By JOHN McCOY | The Charleston Gazette
AMMA, W.Va. (AP) — Bill Looney is best known as the fisherman who invented the legendary Amma Bama muskie lure. Now he's branching out into hunting gear.
At the recent West Virginia Hunting and Fishing Show in Charleston, Looney introduced a compact turkey call that attracted a great deal of attention. After hearing the call's tone and seeing how simple it was to operate, many show-goers ended up taking one home.
“I call it the Pocket Yelper,” Looney says. “It takes folks by surprise because it's small, but it's as loud as some box calls and easier to get consistent results with.”
The calls, made from red cedar and bits of assorted hardwoods, take up about as much space as a cellphone. Rubbing a small, curved cedar paddle against a curved nib on the front of the call creates a sound very much akin to a hen turkey's yelp.
Looney only just started selling the devices, but he says he spent more than two decades perfecting their design.
“It dates back to the late 1970s and early `80s when turkeys started showing up in our area,” he recalls. “About the only calls that were available at the time were the old Lynch box calls. I had one, but I wasn't very good with it. I decided to try to make something simpler and easier to use.”
His original goal was to make a miniature box call that could be operated with one hand.
“I wanted to put a spring mechanism in it so the striker would rebound to its original position. I tried all different kinds of (spring) wire and experimented with different ways of bending it, but I could never get it to work quite right,” he says.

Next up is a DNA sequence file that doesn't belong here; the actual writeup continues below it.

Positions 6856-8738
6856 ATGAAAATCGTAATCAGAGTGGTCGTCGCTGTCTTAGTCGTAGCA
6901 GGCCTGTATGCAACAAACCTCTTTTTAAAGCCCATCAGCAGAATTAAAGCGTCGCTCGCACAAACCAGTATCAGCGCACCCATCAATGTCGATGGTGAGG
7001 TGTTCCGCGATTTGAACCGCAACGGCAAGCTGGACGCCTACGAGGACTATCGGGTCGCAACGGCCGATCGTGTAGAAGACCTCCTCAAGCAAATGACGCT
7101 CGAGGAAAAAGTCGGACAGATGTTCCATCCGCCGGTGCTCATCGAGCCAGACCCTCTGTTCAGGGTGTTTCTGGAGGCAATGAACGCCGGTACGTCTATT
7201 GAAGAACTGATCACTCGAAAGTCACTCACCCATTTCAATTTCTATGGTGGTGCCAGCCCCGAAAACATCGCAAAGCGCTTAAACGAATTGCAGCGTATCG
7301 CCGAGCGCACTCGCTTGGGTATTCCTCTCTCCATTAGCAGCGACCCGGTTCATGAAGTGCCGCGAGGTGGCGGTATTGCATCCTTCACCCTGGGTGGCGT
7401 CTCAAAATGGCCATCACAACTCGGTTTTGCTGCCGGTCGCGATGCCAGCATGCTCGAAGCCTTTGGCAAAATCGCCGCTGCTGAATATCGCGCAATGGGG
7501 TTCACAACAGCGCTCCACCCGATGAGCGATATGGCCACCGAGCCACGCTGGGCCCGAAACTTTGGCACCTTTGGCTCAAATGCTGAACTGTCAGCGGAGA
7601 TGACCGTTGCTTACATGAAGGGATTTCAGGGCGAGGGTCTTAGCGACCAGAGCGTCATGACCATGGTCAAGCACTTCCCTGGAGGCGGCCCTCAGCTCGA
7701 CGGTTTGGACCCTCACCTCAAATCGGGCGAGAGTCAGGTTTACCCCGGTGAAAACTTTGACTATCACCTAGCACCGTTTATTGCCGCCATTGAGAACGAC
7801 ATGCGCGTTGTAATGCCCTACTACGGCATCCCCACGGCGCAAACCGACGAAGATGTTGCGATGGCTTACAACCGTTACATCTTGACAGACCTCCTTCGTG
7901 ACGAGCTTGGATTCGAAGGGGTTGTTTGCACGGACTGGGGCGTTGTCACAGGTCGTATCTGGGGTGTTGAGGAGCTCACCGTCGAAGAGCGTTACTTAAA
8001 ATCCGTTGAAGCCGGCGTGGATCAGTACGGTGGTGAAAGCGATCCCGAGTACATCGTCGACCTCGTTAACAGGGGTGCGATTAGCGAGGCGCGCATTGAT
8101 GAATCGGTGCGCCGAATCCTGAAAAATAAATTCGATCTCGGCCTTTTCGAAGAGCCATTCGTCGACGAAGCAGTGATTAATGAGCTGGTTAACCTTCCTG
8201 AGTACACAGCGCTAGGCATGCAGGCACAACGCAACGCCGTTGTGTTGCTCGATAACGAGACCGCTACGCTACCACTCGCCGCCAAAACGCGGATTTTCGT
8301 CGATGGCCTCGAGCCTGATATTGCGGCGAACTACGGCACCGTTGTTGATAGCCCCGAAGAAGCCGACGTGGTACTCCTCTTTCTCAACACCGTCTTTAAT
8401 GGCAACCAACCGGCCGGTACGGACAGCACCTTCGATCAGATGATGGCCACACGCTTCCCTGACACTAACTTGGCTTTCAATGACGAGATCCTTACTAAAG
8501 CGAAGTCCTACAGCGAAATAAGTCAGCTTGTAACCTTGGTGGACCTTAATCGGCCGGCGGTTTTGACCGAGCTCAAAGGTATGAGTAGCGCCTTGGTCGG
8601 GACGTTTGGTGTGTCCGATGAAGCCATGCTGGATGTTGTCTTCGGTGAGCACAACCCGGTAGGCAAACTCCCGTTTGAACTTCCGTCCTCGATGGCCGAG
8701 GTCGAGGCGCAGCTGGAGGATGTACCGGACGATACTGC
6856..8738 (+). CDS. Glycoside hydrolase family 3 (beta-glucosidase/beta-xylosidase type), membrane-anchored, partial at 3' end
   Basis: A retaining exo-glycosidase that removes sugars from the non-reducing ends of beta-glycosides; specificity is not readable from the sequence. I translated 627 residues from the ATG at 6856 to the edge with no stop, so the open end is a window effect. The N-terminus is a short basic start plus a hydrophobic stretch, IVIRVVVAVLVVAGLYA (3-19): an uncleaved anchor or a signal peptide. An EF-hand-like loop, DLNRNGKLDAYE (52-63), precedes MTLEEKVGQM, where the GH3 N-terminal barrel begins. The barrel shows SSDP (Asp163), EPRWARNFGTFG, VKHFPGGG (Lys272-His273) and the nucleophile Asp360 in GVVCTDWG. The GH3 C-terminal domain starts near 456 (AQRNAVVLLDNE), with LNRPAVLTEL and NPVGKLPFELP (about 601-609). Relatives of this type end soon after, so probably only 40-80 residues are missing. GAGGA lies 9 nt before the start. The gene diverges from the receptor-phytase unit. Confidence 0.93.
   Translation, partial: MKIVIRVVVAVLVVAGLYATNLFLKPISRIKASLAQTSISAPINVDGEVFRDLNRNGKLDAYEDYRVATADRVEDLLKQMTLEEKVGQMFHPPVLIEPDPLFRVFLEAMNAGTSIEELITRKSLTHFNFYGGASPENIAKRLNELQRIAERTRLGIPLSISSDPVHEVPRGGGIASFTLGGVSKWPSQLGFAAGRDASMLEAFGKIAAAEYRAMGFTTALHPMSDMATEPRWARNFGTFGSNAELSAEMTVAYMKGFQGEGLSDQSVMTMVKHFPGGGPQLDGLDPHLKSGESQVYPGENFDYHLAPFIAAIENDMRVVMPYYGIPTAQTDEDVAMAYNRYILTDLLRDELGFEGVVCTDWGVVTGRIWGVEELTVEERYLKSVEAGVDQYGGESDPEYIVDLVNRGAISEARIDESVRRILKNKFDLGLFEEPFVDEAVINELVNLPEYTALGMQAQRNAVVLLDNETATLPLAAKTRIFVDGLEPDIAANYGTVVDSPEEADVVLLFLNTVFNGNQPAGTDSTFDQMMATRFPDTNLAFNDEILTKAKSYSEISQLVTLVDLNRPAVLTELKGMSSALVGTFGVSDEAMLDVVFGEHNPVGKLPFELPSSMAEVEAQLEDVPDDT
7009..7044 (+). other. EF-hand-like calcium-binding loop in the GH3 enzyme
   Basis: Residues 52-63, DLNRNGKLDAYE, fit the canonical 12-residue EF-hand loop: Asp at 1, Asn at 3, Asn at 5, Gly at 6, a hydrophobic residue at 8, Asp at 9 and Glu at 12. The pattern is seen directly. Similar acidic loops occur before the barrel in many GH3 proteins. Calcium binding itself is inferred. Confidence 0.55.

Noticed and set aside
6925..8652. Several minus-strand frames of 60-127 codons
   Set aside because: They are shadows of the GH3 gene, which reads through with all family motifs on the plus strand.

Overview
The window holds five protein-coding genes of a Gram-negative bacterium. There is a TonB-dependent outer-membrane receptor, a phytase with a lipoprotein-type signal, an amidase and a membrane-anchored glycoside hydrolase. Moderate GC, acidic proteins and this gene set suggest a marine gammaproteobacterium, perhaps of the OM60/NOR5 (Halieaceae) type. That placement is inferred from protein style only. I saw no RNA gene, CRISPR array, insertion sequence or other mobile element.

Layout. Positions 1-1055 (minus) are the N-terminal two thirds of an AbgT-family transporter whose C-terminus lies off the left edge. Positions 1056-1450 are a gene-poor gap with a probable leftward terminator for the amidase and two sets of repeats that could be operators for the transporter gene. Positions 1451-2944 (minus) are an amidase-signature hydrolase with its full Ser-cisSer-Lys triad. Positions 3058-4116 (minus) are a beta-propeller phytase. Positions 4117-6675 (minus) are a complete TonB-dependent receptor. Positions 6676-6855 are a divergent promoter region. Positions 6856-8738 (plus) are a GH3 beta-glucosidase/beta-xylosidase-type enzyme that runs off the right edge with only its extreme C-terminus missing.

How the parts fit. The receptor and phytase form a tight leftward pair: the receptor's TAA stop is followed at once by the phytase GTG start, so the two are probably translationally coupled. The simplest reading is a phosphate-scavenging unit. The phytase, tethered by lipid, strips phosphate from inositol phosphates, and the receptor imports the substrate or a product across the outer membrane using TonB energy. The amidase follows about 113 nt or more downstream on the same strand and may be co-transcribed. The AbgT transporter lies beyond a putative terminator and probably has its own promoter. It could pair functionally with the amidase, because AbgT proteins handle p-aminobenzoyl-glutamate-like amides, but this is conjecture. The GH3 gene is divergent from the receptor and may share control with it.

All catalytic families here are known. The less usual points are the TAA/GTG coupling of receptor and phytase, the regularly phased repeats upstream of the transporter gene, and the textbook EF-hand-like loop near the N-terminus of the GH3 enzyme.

The spring mechanism might not have worked, but the call's volume and tone certainly did. After years of attempting to devise a workable spring, Looney finally threw in the towel, attached a wire handle to the end of the paddle, and converted the call to fully manual operation. He knew he might be onto something when, two years ago at the Hunt Show, he brought a prototype call and started playing with it. Its sound caught the ear of turkey hunters and call manufacturers alike.
“One guy picked it up and tried it. He yelped and clucked a little with it and said, `absolutely amazing,” Looney says. “A couple of guys from the Midwest came over and asked where I was keeping that box call. I showed them what they'd been hearing and they couldn't believe all that sound came from that little yelper.”
At this year's show, Looney asked J.D. “Peck” Martin, a highly regarded call maker from McMechen, West Virginia, to evaluate the latest version of the call.
“Peck checked it out, worked it and said, `It's so easy a monkey could do it,”' Looney says.
There were no monkeys at the show to prove Martin's assessment, but Looney was able to demonstrate the call's simplicity by having children try them out.
“The kids would grab it and almost immediately start calling with it. Every one of them was able to work the call within just a few seconds,” Looney says.
The calls are a lot simpler to operate than they are to make. Each consists of nine components and requires 26 steps to complete.
“I've used cedar, ash, walnut and elm in them, but the two main woods are cedar and ash,” Looney says. “I cut out the blanks for the ends, sides, bottoms, backs and paddles with a band saw. After I assemble the components, I sand the strikers to get the sound I want. After I do that, I sand all the surfaces down so they're smooth, and then I individually sign and number the calls.”
Because they're made from natural materials, the calls vary somewhat in volume and tone. Looney says that some hunters prefer a higher, sweeter sound, while others prefer a throaty and raspy effect.
Skilled callers can use the yelper create a variety of turkey sounds _ purrs, clucks and cuts as well as yelps. Looney says, however, that the call wasn't really meant to do that much.
“It's hard to purr or cut with,” he explains. “It's really meant to work as a yelper.”
He says the paddle's arc-like motion creates the yelp: “The first part of the stroke creates the high pitch, and the end of the stroke creates the low pitch _ kee-owk, kee-owk, just like a real turkey.”
The call created a bit of a buzz at the show, and Looney plans to make more to keep up with the demand its debut created. Even so, he plans to remain a lure maker first and a turkey-call maker second.
“It's fun to work on the calls, but the Amma Bama is what people know me for,” he says.
Information from: The Charleston Gazette, http://www.wvgazette.com